The War on TV in Amman

ISIS, Operation Protective Edge and the Future of the Arab World as Seen From A Living Room in Amman

In the Arab world, TV-watching spikes during Ramadan. Soap operas produce new seasons in anticipation of the month of fasting, and air them during and after the sunset iftar meal. In 2014, there were some good new programs, including a sixth season of the Syrian drama Bab al-Hara, popular regionwide, but Ramadan programming this year was dominated by news from the outset.

The Islamic State of Iraq and Syria (ISIS), or da’esh in its Arabic acronym, started gaining territory in Iraq in June, and by June 23, it had taken control of all border crossings with Syria and its only one with Jordan, The New York Times reported. Ramadan began June 29, and Israel’s Operation Protective Edge in Gaza began July 8, 10 days into the holy month. The Eid al-Fitr holiday came July 28, and on July 30, the death toll in Gaza had reached 1,200 Palestinians and 55 Israelis, according to the BBC.

Given these events and these numbers, Eid al-Fitr was not cheerful in Amman, where I live. People visited only those closest to them and, if they ate sweets, ate them as if they were cheating on a diet, keeping a stash in the kitchen for when guests left. No one felt like celebrating. What kind of holiday is it, they said, with what is happening in Gaza? The celebration was canceled, and during their time off, people watched even more television.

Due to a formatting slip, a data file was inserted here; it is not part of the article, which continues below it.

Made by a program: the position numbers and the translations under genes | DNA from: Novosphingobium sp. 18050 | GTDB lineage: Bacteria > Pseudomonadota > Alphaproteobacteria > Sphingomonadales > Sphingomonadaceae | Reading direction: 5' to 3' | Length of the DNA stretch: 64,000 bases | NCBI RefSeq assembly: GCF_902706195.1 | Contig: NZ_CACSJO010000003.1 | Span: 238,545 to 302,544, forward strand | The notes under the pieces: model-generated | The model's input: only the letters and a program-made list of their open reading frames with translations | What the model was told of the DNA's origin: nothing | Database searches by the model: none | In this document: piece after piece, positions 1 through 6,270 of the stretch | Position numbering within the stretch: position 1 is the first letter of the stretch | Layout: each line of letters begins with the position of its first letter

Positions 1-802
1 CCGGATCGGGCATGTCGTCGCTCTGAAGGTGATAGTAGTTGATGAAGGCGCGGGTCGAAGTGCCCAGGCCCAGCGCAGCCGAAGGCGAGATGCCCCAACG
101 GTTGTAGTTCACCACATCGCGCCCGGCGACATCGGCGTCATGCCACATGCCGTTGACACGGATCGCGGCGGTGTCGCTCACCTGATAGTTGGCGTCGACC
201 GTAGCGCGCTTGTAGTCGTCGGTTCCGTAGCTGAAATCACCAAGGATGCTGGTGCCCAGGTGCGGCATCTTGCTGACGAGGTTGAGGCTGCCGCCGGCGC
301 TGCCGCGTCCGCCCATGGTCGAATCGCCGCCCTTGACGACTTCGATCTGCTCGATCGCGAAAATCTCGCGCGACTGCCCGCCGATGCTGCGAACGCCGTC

Instead of inviting family members for extravagant meals and serving sweets to friends and neighbors, residents of different origins toggled between channels showing different disasters. Palestinian families, Jordan’s not-so-hidden majority, drank in images from Gaza. The constant channel-surfing made the images, already disturbing, seem surreal. Talking heads announcing current death tolls and developments in negotiations were in there, of course, but they competed for airtime with photomontages, set to music, of the devastation. The montages showed bloodied children lying in hospital beds, Hamas fighters in their green bandanas crawling through tunnels, panoramas of the golden Dome of the Rock and Al Aqsa in Jerusalem. In between the pundits and montages were interviews with distressed people. Some were conducted in hospitals, with men or women waiting for loved ones who had been wounded in an explosion. Others had rubble for a backdrop, homes or shops flattened by Israeli airstrikes, and the cameras rolled while the crowd milling around shouted that their relatives or neighbors were trapped underneath. Dishes were done, coffee sipped, Eid text messages sent while the war in Gaza raged on in everyone’s living room.

Iraqi families and Syrian families had their own upsetting scenarios to watch on television, and when the holiday ended and normal routine returned, friends traded anecdotes from television during social visits. A debate started during one visit: Do the people of Gaza have it worse, or the Iraqis? Our Iraqi hostess served coffee while her in-laws, houseguests in her flat since ISIS’ takeover of their hometown, Tikrit, argued that their situation was worse than the Gazans’. At least you know it is the Israelis hitting you, she told the visitors who were Jordanians of Gazan descent. We have no idea who the enemy is.